The concept of honesty extends through all religions

August 27, 2003

Mention the words "New York cabbie" and what's the first thing comes to mind?

Harrowing, swerving thrill rides through Manhattan's concrete canyons? Sarcasm? Caustic commentary on everyone from the mayor to the driver who just cut him off?

Well, how about honesty?

That's what one New York woman will think of first the next time she recalls a particular New York cabbie -- a young Pakistani by the name of Qurbe Tirmizi -- a gemology student who wants to become a jeweler. Tirmizi is 20 and drives the cab to pay for tuition at the Gemology Institute of America.

So he could have used the $32,000 in cash the elderly woman left in the back of his cab. But integrity is worth more to Tirmizi than money. He's a devout Muslim.

So when he found the woman's identification in the leather satchel, he took it immediately to police.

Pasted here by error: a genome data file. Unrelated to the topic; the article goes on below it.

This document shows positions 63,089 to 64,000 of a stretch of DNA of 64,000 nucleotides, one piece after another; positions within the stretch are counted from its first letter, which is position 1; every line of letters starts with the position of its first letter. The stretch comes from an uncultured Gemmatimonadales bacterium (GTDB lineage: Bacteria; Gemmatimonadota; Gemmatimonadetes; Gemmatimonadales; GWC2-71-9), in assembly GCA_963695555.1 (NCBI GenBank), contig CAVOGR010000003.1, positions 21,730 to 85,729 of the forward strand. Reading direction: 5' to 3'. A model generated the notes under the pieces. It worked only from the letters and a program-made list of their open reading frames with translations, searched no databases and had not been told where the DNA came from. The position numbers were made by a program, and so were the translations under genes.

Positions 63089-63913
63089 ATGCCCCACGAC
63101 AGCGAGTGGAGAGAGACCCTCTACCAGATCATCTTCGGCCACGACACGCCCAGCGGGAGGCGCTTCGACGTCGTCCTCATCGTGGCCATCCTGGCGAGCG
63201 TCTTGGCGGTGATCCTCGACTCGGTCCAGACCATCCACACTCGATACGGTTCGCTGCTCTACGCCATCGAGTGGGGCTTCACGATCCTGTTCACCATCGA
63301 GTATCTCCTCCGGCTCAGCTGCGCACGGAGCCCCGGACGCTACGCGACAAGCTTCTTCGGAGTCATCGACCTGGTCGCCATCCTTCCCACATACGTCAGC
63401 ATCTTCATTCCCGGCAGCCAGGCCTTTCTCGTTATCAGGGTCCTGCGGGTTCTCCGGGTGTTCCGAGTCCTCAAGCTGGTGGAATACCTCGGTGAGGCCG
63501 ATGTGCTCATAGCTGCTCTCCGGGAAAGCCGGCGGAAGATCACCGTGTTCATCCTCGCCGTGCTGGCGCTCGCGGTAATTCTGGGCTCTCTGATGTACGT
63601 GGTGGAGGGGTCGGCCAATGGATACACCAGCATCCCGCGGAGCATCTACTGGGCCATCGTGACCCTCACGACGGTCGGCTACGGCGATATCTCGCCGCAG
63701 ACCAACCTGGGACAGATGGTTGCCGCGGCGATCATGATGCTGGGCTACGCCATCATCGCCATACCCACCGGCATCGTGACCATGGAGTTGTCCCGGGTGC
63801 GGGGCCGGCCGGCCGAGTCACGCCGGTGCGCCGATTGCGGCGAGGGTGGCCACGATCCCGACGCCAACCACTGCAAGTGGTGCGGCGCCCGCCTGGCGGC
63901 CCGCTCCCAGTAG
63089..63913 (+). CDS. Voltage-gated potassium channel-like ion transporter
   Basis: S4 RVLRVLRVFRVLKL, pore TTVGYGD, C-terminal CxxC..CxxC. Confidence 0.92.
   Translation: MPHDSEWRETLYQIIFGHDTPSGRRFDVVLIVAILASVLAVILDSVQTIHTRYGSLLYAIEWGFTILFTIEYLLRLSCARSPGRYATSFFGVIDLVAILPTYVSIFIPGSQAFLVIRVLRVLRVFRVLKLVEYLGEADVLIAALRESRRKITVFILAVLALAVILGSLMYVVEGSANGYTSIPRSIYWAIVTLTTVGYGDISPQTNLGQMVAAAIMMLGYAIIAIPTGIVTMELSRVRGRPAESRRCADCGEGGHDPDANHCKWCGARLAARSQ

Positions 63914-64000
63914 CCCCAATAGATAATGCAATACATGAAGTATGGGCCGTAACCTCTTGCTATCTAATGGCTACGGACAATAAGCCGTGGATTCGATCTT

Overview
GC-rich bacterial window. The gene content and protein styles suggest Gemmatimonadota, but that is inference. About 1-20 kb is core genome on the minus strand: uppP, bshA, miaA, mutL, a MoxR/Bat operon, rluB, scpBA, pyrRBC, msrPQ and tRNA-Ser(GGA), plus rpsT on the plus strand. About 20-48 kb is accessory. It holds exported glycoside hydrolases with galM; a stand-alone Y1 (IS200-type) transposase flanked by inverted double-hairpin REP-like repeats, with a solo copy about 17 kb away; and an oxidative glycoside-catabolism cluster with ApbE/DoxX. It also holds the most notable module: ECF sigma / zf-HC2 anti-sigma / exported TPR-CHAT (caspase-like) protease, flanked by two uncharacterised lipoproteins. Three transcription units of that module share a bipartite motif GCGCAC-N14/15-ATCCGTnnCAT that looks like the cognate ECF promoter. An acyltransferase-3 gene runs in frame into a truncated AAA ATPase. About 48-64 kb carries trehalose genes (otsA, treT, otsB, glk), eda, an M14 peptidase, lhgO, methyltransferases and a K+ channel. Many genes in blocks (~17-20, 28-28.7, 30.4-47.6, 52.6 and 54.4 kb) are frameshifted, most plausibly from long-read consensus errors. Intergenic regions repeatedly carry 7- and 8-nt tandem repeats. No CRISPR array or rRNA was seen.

It was the woman's life's savings and she tried to give Tirmizi a reward. No, he said. Returning her money was the right thing to do. All he wanted from her was her blessing to help him through his studies and through life. That, of course, was something he already had.

Today's thought:

Honesty does pay. It's too bad that some people consider the pay below their minimum wage.

MORT CRIM'S Second Thoughts appear Mondays, Wednesdays and Fridays in the Free Press. Listen to Second Thoughts on WWJ-AM (950) at 6:40, 8:40 and 10:40 a.m. and 12:40 p.m. weekdays or visit


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